The original .45 Colt black powder load of 40 grains propelled the 250-255 grain bullet at a nominal 970 feet per second (300 m/s). Authors John Taffin and Mike Venturino have demonstrated that modern black powder loadings of the 45 Colt cartridge frequently achieve velocities in the vicinity of 1,000 feet per second (300 m/s) with the 7½" "cavalry" barrel length, even though modern solid-head cases make it impossible to load a full 40 grains. Specifications for 20th-century smokeless loads set velocity with a 255-grain (16.5 g) round-nosed flat-point bullet at 870 feet per second (270 m/s) providing 429-foot-pound-force (582 J) energy.
The current version of the 45 Colt differs from the original cartridge case in that the rim is significantly larger (with a groove immediately above it) and the internal aspect of the primer pocket is surrounded by solid brass instead of protruding into the powder chamber. This "solid head" case is stronger and resists deformation of the primer pocket. Some commercial and custom revolvers and single-shot pistols (such as the Ruger Blackhawk, T/C Contender and others) employ high-pressure loads that are dangerous in the Single Action Army and other vintage arms chambered for the 45 Colt cartridge, especially 19th-century "pre-smokeless" revolvers which should be fired (if at all) only with black powder or light smokeless loads.
Prior to World War II, the 45 Colt used a groove diameter of .454"; post-WW II production adopted the .452" groove diameter of the 45 ACP. Handloaders should slug their barrels to determine the correct groove diameter, and size cast bullets accordingly.
By 1878 the Colt SAA was being offered from the factory in additional calibers for civilian and foreign military sales. Many were sold in .44-40 Winchester Center Fire (44WCF), introduced in 1878 to allow cross-compatibility with the Winchester '73 lever action rifle; this model was called the "Colt Frontier Six-Shooter" which was etched and later roll-stamped on the left side of the barrel. Additional period calibers for the SAA included .38-40 Winchester (38 WCF) introduced in 1884, the .32-20 Winchester (32 WCF) introduced in 1884, the .41 Colt introduced in 1885, the .38 Long Colt in 1887, the ..38 Special and the .357 Magnum in the 20th Century. Some of the separately-serialized .44 Henry rimfire revolvers were rechambered to .22 rimfire after 1885. The SAA at one time or another was offered in dozens of calibers from .22 rimfire to.476 Eley, though the .45 Colt has always been the most common. A scaled-down .22 rimfire version called the Scout or Frontier Scout was available in the late 20th Century.
 1st -, 2nd -, 3rd -Generation Colt Single Action and Calibers
From 1873 through 1940 (with small numbers assembled during and after World War II, the so called "Pre-War, Post-War" model), production of the Colt Single Action Army reached 357,859. This is identified as the "Pre War" or "First Generation" of the model. Calibers, at least thirty in all, ranged from .22 rimfire through .476 Eley, with approximately half, or 158,884 (including Bisley and Flat Top Target variations), chambered for .45 Colt. The next most prevalent were the .44-40 Winchester Center fire (WCF) at 71,392; 38-40 (38 WCF) at 50,520; 32-20 Winchester (32 WCF) at 43,284 and, the 41 Colt at 19,676.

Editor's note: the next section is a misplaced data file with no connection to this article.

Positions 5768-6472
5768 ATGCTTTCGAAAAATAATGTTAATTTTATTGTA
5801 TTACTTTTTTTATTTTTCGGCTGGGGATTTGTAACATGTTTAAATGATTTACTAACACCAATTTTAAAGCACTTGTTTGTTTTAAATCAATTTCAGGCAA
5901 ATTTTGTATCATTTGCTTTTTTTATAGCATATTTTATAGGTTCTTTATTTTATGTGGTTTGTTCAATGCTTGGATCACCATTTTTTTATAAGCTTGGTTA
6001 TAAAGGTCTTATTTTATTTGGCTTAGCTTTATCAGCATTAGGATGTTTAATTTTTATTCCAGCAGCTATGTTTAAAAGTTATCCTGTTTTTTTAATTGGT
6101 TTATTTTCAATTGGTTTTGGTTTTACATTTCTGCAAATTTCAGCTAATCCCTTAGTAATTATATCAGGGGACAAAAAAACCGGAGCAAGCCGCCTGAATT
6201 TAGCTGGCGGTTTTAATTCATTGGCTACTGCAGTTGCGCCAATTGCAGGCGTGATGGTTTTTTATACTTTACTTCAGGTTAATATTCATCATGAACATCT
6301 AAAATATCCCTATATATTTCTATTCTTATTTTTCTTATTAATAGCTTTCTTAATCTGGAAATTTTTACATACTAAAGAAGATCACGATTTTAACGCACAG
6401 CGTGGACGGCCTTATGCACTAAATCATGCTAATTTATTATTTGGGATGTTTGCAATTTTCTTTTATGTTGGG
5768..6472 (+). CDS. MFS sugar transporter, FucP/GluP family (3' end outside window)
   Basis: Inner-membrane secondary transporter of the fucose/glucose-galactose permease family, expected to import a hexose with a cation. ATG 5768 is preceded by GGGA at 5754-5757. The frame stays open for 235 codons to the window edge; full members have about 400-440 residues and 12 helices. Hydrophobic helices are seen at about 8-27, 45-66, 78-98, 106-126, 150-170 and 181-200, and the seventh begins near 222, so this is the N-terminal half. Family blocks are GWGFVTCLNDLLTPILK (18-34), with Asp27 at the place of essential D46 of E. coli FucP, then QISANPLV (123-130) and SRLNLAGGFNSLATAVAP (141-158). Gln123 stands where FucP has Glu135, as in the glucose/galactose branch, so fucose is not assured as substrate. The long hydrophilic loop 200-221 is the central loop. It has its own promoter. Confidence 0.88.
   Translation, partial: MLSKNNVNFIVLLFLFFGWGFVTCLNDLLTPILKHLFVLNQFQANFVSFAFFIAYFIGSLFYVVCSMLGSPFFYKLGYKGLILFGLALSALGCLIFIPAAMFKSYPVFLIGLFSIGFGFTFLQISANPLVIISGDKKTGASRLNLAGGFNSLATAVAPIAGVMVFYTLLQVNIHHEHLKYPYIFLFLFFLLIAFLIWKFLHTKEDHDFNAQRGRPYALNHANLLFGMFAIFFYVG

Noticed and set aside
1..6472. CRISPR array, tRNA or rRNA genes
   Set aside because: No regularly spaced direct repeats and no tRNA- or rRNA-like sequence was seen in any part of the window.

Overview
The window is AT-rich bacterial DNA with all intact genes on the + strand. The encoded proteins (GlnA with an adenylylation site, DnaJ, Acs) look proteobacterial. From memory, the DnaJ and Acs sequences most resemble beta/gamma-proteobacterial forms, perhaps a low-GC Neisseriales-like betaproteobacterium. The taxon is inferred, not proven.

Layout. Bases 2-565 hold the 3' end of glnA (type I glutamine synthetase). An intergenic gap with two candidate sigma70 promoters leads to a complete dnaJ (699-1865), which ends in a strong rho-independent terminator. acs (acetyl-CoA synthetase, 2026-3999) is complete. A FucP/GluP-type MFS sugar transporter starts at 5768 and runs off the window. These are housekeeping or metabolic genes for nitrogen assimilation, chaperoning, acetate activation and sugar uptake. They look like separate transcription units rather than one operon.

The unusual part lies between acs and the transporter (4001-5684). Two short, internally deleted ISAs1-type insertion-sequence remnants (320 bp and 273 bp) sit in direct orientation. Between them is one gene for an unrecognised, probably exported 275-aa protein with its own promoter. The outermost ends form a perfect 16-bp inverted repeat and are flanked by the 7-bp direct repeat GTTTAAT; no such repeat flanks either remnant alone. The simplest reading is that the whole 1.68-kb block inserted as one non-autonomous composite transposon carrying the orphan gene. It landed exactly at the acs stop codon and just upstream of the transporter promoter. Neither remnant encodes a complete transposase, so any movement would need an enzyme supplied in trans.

Second Generation Colt Single Action Army revolvers were produced from 1956–1974 and carried serial numbers in the range of 0001SA to 73,205SA. About 400 of the Second Generation Colt Single Actions were factory engraved by Colt's, the factory engravers of the period were Alvin Herbert, Earl Bieu, Dennis Kies, Robert Burt and Leonard Francolini. One of the most sought-after engravers who have worked on Colt revolvers was Alvin White and the shop of A. A. White Engravers.
The Third Generation began in 1976 characterized by a change in barrel thread pitch and a solid cylinder bushing replacing the removable/replaceable part from the first and second generations. This Generation ran until 1982 as a limited-issue product with the serial number range of SA80,000 to SA99,999. In 1994, production resumed with the increase in popularity of "Cowboy Action Shooting". These models are known either as "Late Third Generation" or sometimes Fourth Generation with the serial number convention changing yet again starting with S02001A and continuing with the "S" prefix and "A" suffix to 2009. Colt currently offers the Single Action Army in one of two finishes: either an all-nickel or blued with color case-hardened frame; in the traditional three barrel lengths: 4¾", 5½" and 7½"; and six chamberings: 32-20, 38-40, 44-40, .38 Special, 357 Magnum or 45 Colt; a total of 36 variations.
Engraved Colt’s
It has been argued that having a Engraved Colt not done by the factory diminishes the value of the Colt Revolver. In a sense that may be true to those who collect only Factory Engraved and Factory Lettered Colts. However many firearms are sent outside or ordered in the white by distinguished master engravers for finishing work to specific customer demands.
The engravers Guild has a list of outstanding Master Engravers who are very competent in engraving fine firearms and sometimes at a better value than the factory prices.

Colt Fever
Colt Fever
Colt Fever

Original Colt Bisley
Wikipedia, On Line Free Encyclopedia,
The Study of the Colt Single Action Army,
The Official Record of the Colt Single Action Army Revolver,
Photo Credits:
Michael G. Veitch
Kid Sopris,